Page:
The Quantity Theory Of Money And Financial Accounting
The Quantity Theory of Money is implicitly embedded in the arguments for price level adjusted financial statements - inflation accounting. Historically, the instability of commodity prices, which is due to changes in relative prices, is considered by one school of economic thought (monetarism) as a reflection of the instability of the value of nominal money. Monetarists maintain that it is the level of the money supply which accounts for the instability of commodity prices. Hence, (1) all changes in the level of the money supply is deemed responsible for changes in the general level of prices, and (2) with each increase in the general level of prices, paper money is said to lose value. In a money economy, nominal money prices reflect the underlying exchange ratios of the various commodities that are produced and exchanged for nominal money. In the absence of monetary dislocation (monetary revaluation or devaluation), any change in the nominal price of a commodity reflects a change in its purchasing power (a change in its exchange ratio vis-a-vis other commodities). Since the physical form of a commodity is relatively constant while the price varies, the simultaneity of these two conditions produces a sensory illusion that leads the monetarists to argue that the measuring device (money) is defective. This paper attempts to demonstrate (in the absence of monetary dislocation): (1) the stability of paper money, which makes it a valid measuring device; and (2) that the quantity theory of money, which is the basis of constant dollar accounting, is a flawed theory.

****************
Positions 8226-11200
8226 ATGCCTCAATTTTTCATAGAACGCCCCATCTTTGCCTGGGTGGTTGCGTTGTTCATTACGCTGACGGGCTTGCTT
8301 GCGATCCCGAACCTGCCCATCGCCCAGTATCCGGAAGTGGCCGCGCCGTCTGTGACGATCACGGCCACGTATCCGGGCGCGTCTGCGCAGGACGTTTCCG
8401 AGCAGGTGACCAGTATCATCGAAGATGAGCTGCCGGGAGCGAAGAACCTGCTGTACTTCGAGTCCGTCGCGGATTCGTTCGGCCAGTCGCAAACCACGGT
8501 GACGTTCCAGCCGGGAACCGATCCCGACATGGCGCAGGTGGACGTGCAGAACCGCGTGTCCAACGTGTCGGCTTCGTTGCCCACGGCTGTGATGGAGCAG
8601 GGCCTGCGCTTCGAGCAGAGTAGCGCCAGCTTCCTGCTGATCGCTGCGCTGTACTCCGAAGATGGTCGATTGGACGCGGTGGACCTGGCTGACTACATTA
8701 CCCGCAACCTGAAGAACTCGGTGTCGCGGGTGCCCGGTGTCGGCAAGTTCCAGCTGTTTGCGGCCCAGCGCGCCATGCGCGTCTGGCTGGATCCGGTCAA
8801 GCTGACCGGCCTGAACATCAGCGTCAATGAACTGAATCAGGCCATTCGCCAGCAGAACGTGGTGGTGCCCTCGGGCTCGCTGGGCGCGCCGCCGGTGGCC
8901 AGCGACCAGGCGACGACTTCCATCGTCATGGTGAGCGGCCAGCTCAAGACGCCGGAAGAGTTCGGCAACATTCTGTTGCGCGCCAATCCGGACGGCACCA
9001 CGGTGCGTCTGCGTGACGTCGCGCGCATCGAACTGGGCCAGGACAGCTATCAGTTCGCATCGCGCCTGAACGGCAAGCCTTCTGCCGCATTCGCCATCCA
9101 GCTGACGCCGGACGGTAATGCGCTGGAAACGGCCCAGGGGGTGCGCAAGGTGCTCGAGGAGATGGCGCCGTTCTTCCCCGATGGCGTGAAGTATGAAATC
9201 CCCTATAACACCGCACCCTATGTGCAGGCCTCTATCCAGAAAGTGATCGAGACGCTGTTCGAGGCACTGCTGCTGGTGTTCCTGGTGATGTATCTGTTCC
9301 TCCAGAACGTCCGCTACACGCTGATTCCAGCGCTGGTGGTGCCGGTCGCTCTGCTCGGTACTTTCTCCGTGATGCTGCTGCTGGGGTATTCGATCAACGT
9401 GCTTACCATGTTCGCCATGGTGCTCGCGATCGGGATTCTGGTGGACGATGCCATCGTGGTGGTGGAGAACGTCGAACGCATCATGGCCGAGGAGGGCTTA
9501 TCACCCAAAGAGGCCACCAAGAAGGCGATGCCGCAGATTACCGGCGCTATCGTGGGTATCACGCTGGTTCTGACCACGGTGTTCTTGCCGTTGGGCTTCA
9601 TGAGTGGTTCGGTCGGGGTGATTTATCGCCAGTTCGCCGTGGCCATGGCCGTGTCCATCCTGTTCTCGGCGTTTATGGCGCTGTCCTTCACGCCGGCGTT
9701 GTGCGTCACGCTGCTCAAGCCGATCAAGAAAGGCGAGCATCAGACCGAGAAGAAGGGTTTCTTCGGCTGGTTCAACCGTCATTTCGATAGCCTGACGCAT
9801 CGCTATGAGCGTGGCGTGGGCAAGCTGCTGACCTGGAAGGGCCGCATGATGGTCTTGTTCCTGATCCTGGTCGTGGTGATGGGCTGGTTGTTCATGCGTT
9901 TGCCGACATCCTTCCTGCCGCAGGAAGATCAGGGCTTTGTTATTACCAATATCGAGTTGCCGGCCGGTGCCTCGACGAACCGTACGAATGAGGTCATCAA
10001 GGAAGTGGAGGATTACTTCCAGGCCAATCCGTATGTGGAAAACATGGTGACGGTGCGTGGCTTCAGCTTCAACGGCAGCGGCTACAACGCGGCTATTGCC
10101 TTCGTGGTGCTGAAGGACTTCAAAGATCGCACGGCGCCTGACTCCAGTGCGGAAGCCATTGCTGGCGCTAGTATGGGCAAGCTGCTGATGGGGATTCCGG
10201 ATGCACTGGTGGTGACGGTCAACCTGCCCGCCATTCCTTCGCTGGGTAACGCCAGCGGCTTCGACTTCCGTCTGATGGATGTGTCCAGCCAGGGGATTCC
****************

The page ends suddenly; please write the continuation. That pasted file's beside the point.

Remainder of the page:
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- Alan S. Blinder, 1999. "Central Banking in Theory and Practice," MIT Press Books, The MIT Press, edition 1, volume 1, number 0262522608.
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